Saturday, April 5, 2014

Reflections on 5K training plans

As I made my racing plans for the first half of the year, I realized that the timing of races and vacations meant I'd be able to — and probably should — use a 5K-specific training plan.

It's been only recently that I aimed for speed at 5Ks, and in my running career almost every 5K has fallen during half-marathon training anyway.

So this spring, I was intrigued, excited and hopeful to implement a speed-specific plan.

Looking back, though, I have to say that I don't think I'll do that again. Or at the very least, I'll try a different routine.

Part of the fault lies with me, I'll admit that. I lost a week because of illness, and I made a few changes to the program that I thought would improve it.

But I do know, however, that I'm not alone. When I wrote earlier about adjusting my expectations for the 5K, I received a supportive tweet from Karla:
I always run my best times deep into training for longer distances. But to be fair, I've never properly trained for a 5K.
It made me wonder: Was it maybe not a coincidence that I shattered my 5K personal record at an event two-thirds of the way through half-marathon training that was going great?

The alterations I made to the training plan were an attempt to make it more speed-specific, but maybe I erred in dropping off some of the longer, easier runs (longer being relative, of course) — the half-marathon plan that I like does incorporate weekly speedwork, in addition to mid-distance and long runs.

Then again, running is definitely a head game, and I think that's especially true right now for me, considering the years of consistent running and biking under my belt and my age.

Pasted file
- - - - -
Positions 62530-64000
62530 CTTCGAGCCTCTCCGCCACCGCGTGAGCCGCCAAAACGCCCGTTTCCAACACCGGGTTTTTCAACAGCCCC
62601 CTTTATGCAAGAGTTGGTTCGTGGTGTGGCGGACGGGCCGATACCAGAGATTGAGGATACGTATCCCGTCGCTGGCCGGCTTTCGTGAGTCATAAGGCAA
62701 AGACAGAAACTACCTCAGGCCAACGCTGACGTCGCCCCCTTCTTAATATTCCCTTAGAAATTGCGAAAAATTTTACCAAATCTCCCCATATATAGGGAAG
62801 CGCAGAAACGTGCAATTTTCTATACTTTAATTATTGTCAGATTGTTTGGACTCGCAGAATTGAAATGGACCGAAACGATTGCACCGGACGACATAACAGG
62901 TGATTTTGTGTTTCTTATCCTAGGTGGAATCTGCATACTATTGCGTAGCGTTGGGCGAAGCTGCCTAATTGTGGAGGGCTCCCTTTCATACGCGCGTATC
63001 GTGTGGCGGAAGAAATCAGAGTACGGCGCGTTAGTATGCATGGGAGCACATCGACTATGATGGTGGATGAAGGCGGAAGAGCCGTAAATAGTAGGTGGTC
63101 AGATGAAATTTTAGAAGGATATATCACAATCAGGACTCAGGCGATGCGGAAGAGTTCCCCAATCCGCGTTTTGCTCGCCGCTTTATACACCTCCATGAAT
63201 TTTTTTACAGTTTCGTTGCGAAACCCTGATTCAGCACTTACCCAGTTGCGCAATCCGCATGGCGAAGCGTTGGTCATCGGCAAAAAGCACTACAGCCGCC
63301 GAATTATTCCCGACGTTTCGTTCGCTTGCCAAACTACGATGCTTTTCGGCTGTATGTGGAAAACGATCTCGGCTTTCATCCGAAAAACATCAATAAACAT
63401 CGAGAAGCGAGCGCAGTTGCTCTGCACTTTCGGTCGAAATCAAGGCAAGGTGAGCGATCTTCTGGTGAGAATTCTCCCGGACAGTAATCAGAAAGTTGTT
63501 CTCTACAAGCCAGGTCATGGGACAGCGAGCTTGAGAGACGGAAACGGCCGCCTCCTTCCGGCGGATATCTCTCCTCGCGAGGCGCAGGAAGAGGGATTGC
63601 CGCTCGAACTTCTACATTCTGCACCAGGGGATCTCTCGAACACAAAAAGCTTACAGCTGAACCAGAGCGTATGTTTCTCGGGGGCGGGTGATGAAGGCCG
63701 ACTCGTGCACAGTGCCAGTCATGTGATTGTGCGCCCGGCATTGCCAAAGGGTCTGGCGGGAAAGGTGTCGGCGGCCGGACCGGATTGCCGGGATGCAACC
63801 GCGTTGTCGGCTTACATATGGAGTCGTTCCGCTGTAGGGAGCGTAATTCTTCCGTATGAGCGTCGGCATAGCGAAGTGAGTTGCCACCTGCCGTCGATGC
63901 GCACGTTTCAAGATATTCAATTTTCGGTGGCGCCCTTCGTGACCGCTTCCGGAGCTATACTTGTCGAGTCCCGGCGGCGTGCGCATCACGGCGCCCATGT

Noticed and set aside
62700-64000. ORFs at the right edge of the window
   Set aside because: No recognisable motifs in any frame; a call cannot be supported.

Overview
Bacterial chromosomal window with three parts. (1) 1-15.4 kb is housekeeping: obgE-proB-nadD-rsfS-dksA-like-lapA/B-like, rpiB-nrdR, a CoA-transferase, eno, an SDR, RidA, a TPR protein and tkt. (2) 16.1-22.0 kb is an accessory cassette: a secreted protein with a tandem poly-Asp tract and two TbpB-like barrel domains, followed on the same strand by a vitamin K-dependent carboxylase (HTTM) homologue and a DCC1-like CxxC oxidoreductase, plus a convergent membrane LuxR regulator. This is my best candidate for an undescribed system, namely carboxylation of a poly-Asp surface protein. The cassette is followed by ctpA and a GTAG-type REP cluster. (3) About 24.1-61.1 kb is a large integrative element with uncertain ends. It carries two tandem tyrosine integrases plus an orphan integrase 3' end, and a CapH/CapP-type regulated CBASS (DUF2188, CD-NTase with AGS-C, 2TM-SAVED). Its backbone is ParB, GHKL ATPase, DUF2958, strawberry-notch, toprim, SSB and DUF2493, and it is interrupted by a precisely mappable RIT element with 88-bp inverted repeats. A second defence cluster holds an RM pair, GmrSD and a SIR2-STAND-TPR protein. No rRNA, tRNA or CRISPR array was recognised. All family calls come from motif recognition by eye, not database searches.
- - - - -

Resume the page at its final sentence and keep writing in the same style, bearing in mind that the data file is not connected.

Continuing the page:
I could always try a 5K plan again. I might. But the next competitive 5K I have my eye on is during half-marathon training, so it won't be soon.


  1. Am back commenting on your some point you will bar me no doubt. Generic 5k training plans are just that an effort to one size fit all and that is likely how shoes are sold to you? First in setting forth a training plan look at those detailed log books and journal entries, which you must have you are a writer, these will tell you both where you are at where you have come from what you are ready for and what you should put together for training for that 5k, 10k, 1/2 marathon or any other race. Pace, distance, foundation, all go into the formula, for instance we take the children to the track to run intervals in preparation for State Street Mile but they do not all do the same workouts so in doing your speed workouts how many, how fast, how often depends on all those notes you have kept. It is very common for people to run PR's for 5k and 10k's while training for 1/2 and full marathons. Many use those races for tempo and speed workouts as well as markers to see where there fitness is. Typically you can take that 5k time add around 30-40 seconds per mile and come up with a 1/2 marathon projected time if you have of course done any distance training. Make sure the next 5k plan you try is one developed for you. As always fun to read your comments.

  2. Hi Mike, glad to hear from you! (I promise the delayed response was because I was out of town ... not out of exhaustion haha.) I love the shoe analogy — makes total sense — next time I shoot for a 5K PR when I'm not already training for a half, I'll do more research and report back to you.